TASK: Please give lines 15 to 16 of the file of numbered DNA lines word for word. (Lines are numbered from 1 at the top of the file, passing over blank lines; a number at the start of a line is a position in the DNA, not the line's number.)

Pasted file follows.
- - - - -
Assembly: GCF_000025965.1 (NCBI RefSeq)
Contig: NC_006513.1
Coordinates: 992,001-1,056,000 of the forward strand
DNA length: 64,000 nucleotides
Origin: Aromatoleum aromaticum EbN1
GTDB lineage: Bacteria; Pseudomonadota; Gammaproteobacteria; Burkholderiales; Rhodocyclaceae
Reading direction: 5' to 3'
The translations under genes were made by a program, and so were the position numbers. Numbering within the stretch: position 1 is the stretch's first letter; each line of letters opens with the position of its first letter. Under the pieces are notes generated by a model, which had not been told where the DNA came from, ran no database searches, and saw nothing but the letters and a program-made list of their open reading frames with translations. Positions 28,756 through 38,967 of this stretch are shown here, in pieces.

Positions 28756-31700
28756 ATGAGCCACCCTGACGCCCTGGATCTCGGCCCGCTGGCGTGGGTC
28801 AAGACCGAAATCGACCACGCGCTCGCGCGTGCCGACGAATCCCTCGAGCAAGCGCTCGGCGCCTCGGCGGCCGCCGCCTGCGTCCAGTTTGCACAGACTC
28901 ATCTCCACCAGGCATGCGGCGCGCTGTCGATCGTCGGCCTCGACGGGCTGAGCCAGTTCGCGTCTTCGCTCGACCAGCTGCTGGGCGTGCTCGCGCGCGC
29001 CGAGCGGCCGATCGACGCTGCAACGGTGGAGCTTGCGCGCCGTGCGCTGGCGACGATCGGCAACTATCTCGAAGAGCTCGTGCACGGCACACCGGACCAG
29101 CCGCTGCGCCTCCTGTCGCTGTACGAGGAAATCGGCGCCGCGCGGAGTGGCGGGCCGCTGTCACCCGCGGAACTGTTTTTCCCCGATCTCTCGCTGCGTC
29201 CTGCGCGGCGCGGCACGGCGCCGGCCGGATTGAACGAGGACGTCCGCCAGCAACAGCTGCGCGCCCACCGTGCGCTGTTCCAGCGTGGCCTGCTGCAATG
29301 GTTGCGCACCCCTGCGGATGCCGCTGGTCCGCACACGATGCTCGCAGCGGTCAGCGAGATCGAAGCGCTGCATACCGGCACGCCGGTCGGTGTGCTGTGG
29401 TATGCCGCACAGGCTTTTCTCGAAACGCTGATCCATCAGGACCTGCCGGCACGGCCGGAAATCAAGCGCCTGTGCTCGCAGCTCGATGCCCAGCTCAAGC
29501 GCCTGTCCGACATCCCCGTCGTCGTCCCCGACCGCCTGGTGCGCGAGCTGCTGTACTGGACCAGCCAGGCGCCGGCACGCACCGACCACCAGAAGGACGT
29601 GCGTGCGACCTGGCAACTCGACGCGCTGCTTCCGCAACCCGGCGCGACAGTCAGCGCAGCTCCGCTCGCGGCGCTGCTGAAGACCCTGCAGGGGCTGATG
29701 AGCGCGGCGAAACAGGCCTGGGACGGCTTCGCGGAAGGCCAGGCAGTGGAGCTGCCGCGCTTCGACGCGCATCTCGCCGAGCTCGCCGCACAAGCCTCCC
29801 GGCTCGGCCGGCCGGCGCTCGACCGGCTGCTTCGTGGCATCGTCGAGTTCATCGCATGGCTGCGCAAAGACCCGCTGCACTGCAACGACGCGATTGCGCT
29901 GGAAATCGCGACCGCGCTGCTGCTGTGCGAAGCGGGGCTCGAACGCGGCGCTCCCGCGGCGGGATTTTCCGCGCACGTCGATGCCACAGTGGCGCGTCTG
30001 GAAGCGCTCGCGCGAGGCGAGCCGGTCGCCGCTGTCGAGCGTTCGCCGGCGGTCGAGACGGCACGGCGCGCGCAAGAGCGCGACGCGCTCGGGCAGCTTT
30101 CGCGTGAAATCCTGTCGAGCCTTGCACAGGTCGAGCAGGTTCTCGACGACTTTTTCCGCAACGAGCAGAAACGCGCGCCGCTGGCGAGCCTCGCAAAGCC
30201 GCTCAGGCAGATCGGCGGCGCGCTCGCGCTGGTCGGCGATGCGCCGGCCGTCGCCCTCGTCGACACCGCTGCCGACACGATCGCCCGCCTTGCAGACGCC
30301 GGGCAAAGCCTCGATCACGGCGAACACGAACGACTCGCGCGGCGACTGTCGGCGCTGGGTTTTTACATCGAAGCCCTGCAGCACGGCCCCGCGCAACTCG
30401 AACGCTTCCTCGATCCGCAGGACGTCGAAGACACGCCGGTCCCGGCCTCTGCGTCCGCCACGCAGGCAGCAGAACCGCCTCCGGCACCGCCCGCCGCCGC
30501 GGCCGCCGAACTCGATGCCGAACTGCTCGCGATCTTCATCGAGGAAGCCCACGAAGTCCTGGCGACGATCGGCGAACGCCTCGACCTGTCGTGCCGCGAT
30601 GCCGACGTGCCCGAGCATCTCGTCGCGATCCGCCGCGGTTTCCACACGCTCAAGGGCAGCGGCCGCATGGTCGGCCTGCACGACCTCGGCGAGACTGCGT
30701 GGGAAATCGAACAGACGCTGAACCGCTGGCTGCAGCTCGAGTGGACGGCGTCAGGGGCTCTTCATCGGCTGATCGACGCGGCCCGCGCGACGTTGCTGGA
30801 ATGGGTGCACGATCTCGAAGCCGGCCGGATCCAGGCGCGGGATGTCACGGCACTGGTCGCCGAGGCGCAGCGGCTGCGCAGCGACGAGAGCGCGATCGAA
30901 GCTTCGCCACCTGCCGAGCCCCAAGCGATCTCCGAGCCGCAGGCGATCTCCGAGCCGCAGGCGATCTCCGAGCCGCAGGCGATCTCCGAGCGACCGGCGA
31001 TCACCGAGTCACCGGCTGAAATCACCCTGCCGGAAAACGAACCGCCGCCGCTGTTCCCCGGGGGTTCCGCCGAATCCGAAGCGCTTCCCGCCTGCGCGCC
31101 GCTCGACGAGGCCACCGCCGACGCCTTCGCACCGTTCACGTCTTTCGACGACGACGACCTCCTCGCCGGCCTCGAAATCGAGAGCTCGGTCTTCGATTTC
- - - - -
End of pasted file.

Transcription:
29201 CTGCGCGGCGCGGCACGGCGCCGGCCGGATTGAACGAGGACGTCCGCCAGCAACAGCTGCGCGCCCACCGTGCGCTGTTCCAGCGTGGCCTGCTGCAATG
29301 GTTGCGCACCCCTGCGGATGCCGCTGGTCCGCACACGATGCTCGCAGCGGTCAGCGAGATCGAAGCGCTGCATACCGGCACGCCGGTCGGTGTGCTGTGG